I garden this stuff, mostly by no-dig methods, spreading compost on the surface and growing my plants in it. When I was on my allotment a few days back, pulling up weeds, they came up very easily from the beds, the soil being loose and crumby. No, I haven’t left the L out of crumbly, though it was that too, what I mean is that the mineral and organic particles of the soil had become crumby, small lumps roughly wheat grain sized, with lots of air space between them. This is my soil’s structure.

The paths where I walk were quite different. Much harder to get the weeds out and with no structure discernible. I have to say it didn’t seem to be deterring the weeds much, but I wouldn’t want to try and grow lettuce in it. It is pretty easy to turn the crumby stuff of the beds into the compacted stuff of the paths, just walk up and down on it when it’s wet.

I know what I want, nice crumby stuff and I know how to get it, top dress with compost and stay off it. My plants grow well in it so they are getting all they need, anchorage, water, air and nutrients.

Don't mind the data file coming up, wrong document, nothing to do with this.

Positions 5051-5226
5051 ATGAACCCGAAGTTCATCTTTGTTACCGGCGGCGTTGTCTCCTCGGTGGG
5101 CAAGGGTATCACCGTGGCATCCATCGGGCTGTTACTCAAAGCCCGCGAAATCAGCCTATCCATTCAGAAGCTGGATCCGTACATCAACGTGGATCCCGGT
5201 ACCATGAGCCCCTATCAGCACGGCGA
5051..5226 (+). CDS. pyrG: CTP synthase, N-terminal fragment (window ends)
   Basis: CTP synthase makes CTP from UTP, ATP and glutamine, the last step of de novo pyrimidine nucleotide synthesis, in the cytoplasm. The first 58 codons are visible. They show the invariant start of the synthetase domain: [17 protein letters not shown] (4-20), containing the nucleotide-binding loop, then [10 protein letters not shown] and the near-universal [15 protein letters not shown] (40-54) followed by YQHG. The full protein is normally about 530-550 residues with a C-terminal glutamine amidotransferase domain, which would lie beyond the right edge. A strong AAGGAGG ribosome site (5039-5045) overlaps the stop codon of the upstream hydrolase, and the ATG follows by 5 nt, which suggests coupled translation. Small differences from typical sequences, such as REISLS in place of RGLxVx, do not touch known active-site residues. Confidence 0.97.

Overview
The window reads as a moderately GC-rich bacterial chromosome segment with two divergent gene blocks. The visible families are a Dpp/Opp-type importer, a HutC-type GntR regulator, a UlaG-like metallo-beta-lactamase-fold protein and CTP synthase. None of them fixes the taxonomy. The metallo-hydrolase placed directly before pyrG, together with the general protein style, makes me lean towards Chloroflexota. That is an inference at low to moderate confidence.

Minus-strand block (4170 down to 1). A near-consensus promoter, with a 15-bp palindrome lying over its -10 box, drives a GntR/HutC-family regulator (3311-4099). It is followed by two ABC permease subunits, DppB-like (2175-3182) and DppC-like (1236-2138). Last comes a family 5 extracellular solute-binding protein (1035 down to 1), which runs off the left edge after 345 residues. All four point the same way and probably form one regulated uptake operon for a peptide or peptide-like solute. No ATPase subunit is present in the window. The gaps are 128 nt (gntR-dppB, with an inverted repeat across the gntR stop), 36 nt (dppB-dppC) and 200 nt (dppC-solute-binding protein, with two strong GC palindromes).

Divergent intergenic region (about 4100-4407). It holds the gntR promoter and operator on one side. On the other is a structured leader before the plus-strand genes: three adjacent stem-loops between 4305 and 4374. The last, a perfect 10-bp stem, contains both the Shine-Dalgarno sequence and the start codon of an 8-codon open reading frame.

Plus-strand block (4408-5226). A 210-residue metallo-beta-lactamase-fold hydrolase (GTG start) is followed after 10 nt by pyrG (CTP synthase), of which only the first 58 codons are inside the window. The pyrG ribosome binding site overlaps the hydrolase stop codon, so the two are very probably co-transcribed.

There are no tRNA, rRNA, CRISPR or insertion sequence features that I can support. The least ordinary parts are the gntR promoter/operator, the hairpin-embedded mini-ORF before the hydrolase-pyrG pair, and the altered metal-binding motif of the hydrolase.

The soil ecology has turned my mineral matter and organic matter into a perfect growing medium, with very little effort on my part. Lucky me.

But. I worked on a nursery for many years before I retired and grew a very wide range of plants in pots, using peat for well over a decade before switching to peat-free for a similar period. The aim is to provide ideal conditions for plant growth, albeit in the artificial confines of a pot and with the environmental control afforded by a polytunnel. So I know that you can provide excellent conditions for plant roots to grow in with no soil ecology at all. For much of my career a chemical was added to kill vine weevil grubs and the added fertilizer would have seen off any myccorhizal fungi.

People grow plants by hydroponics, they build golf greens and football pitches from 100% dune sand (even particle size, no packing) and they garden in a myriad of different conditions across the globe. It may be soil science but it sure ain’t rocket science. The plants don’t need the soil bacteria or fungi or worms, they need the conditions that the bacteria, fungi and worms create.